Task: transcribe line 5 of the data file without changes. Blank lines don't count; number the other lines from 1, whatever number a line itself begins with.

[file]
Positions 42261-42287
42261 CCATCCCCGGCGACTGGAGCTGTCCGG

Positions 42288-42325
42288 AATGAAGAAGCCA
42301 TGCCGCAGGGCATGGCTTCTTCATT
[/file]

42301 TGCCGCAGGGCATGGCTTCTTCATT